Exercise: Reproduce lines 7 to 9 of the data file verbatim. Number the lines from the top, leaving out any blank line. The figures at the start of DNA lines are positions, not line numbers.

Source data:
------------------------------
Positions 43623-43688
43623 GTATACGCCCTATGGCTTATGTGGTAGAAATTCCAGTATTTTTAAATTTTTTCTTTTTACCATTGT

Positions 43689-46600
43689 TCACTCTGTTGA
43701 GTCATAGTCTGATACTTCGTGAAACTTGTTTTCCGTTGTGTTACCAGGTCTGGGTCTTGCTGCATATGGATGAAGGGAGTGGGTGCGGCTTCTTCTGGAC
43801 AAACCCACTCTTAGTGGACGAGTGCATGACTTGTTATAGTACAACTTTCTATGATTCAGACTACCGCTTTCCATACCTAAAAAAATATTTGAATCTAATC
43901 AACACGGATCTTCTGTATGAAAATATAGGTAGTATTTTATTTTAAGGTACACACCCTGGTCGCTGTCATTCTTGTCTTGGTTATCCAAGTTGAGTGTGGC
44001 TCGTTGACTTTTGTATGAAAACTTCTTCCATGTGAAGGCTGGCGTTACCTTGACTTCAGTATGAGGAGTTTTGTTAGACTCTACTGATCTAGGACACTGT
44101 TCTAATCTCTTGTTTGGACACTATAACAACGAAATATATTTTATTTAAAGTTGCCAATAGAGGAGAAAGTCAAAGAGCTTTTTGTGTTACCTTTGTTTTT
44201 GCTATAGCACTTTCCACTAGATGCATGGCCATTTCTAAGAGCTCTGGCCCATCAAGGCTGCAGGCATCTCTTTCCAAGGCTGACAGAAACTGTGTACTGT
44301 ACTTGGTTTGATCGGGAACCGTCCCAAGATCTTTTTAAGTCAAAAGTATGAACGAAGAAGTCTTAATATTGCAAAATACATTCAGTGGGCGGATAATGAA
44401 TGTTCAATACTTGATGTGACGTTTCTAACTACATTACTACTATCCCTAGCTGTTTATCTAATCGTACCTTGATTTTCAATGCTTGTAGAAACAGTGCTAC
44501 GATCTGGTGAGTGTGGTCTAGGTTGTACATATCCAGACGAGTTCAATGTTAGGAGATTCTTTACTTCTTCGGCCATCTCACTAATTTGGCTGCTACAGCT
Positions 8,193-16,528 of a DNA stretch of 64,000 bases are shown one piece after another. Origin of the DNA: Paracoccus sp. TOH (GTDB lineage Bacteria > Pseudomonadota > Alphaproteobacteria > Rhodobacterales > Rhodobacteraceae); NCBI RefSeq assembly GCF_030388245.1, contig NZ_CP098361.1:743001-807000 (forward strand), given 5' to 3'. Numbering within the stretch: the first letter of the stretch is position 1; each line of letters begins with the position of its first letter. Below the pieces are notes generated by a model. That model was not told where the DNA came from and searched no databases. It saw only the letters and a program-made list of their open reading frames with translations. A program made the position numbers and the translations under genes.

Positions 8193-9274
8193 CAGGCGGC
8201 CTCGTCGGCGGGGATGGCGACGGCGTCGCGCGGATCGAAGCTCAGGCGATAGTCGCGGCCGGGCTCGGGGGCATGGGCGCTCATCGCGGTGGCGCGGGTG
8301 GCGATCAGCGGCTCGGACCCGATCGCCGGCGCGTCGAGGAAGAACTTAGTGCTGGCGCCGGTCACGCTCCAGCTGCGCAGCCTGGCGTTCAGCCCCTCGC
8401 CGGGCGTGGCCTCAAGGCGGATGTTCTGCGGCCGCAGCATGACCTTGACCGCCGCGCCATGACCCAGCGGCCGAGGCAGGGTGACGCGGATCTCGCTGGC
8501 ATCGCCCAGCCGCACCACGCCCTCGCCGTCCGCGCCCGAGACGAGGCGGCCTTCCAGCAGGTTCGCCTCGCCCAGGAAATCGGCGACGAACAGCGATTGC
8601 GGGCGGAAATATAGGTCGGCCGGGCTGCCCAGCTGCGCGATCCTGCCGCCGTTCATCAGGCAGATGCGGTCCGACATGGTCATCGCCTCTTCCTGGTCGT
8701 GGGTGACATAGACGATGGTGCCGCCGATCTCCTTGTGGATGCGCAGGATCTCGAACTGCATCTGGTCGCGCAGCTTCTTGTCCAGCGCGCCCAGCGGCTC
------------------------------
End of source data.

43901 AACACGGATCTTCTGTATGAAAATATAGGTAGTATTTTATTTTAAGGTACACACCCTGGTCGCTGTCATTCTTGTCTTGGTTATCCAAGTTGAGTGTGGC
44001 TCGTTGACTTTTGTATGAAAACTTCTTCCATGTGAAGGCTGGCGTTACCTTGACTTCAGTATGAGGAGTTTTGTTAGACTCTACTGATCTAGGACACTGT
44101 TCTAATCTCTTGTTTGGACACTATAACAACGAAATATATTTTATTTAAAGTTGCCAATAGAGGAGAAAGTCAAAGAGCTTTTTGTGTTACCTTTGTTTTT